Another lovely foggy morning — one that challenges the senses as it shrouds the landscape in mystery. Fog, perhaps my favorite riding environment as it allows the imagination to run along into fabrication and fantasy. Perhaps merely a personal quirk laid bare while riding.
As I’ve continued stretching my return to riding I’ve rediscovered the joy of slow travel on a Vespa — that sense of heightened attention and awareness of detail as you move slowly along the road. If you ride or drive, you’re probably aware that you see much more at 30mph that you do at 60mph. If there is one huge drawback to motorcycles, in my opinion it’s they’re resistance to going slow. Their soul wants to run and race and transform the road into a blur. The Vespa on the other hand is content to ramble along at slow speeds and feel great doing it.
This trait above all others is why I love the Vespa. It supports my desire to make photographs; it informs my understanding of the world. And it will go plenty fast when required.
After looping across the valley to experiment with the limits of my recovering lower back I made my way into State College to have breakfast and share new photographs with my friend Paul.
During my month away from riding I restored my darkroom to operational status and have begun to shoot, process and print film negatives again. The experience has been unexpectedly rewarding. More about that in some future post.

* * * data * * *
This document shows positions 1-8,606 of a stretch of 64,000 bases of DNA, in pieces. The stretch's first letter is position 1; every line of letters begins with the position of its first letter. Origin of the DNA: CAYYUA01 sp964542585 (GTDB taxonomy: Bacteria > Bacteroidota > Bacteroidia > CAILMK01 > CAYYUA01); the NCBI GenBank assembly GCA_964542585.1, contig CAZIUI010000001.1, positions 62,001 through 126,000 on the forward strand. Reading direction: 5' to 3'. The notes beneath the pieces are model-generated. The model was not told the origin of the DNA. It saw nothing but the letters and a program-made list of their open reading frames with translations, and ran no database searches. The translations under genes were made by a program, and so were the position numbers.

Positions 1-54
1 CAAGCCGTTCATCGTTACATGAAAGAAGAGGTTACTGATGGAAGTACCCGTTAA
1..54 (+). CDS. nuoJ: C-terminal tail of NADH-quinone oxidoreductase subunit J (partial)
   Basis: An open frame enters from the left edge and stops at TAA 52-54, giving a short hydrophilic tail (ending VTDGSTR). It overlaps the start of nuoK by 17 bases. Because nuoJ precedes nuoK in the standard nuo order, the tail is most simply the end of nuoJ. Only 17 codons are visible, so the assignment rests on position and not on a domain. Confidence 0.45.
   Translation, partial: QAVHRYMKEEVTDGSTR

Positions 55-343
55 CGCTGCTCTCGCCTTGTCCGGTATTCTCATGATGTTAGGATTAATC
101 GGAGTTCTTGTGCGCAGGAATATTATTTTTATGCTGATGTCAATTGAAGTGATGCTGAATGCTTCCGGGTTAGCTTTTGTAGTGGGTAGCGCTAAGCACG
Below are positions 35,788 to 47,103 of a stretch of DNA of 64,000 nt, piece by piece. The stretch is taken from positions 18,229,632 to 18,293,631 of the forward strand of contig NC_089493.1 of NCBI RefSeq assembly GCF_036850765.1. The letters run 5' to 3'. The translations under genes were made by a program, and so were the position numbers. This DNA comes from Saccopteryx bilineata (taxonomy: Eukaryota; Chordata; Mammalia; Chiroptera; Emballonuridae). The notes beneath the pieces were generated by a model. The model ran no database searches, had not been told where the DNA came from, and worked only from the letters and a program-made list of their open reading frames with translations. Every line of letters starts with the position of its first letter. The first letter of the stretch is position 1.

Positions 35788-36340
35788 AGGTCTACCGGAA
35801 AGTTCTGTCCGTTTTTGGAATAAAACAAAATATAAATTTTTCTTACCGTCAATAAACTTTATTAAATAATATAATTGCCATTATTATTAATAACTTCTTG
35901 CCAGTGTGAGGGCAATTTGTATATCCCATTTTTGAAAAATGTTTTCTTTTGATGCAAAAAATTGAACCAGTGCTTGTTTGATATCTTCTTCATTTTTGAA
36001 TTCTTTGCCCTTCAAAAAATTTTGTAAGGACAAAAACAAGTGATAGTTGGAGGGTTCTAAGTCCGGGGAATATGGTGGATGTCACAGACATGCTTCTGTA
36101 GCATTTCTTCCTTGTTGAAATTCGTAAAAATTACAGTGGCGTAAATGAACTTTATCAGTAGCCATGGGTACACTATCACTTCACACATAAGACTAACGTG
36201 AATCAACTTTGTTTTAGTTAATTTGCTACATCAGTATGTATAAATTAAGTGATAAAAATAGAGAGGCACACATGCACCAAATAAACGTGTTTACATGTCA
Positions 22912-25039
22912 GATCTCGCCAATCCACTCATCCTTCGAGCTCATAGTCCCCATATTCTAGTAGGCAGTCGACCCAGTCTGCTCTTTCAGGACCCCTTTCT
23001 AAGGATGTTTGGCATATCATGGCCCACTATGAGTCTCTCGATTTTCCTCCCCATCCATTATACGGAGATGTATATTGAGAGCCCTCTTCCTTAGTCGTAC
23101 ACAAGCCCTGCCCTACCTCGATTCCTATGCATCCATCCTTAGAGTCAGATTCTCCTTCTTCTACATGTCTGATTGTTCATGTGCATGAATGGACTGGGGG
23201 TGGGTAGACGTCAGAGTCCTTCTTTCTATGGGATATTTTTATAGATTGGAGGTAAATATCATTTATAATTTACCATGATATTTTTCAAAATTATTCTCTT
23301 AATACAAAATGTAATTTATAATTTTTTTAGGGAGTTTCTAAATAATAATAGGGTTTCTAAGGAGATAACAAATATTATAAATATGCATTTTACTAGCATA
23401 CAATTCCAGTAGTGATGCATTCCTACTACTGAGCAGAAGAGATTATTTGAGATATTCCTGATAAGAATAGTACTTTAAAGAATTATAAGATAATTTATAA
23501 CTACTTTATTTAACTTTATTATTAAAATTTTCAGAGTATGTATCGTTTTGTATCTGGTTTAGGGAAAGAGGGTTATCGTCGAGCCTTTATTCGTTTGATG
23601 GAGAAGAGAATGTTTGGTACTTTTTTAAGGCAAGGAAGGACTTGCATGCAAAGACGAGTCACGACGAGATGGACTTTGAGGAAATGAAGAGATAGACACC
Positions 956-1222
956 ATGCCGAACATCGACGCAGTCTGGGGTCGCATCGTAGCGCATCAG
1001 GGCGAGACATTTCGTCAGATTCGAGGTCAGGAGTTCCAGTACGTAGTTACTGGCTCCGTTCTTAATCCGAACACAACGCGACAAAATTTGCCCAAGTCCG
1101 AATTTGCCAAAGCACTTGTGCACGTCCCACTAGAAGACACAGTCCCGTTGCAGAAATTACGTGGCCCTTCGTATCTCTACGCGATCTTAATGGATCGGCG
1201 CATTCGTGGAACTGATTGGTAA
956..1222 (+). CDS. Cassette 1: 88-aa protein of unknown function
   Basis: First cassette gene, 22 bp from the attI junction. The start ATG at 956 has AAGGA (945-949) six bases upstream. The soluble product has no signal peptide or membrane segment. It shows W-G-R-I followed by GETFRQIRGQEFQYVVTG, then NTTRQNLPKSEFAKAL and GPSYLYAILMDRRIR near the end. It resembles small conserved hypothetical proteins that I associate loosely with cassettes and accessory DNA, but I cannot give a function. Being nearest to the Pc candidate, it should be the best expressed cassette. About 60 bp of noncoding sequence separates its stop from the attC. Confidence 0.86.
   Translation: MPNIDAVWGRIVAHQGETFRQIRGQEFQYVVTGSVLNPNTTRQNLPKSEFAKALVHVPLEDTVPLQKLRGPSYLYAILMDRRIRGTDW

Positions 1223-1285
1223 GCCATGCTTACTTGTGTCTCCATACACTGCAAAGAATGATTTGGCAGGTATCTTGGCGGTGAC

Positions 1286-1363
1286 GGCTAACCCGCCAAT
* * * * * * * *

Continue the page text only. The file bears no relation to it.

Along with the empty streets was a near empty cafe. With only a half dozen patrons drinking coffee and reading newspapers I had no trouble finding a place for helmet, gloves and riding jacket — bulkier items than the layout comfortably accommodates.
My approaching retirement will present time to develop a few more rituals like the one that brings me to Saint’s Cafe to discuss photography (and life). Not sure what they’ll be but the prospect of exploring the options is exciting.
Paul has been sharing prints consistently for many months — digital interpretations of recent travels to Newfoundland and the American West. I’ve been sluggish in production until the recent re-firing of the darkroom.
For anyone following Scooter in the Sticks very long you’ll sense that the amount of traffic I deal with is often light. Sometimes almost non-existent — a fact that tempers risk when riding in less than ideal elements for visibility and traction. Still, I have to stress the importance of never being a complacent rider regardless of the amount of perceived traffic. It only takes one vehicle to wreck your day.
Or your life.
Hyper vigilance, practiced skills, and an ego left at home has allowed me with a broad flexibility to manage situations, or surrender the roadway when required, so I can continue to meander around and across Pennsylvania.
So to all those reading — ride well, be safe, and best wishes for clear roads ahead…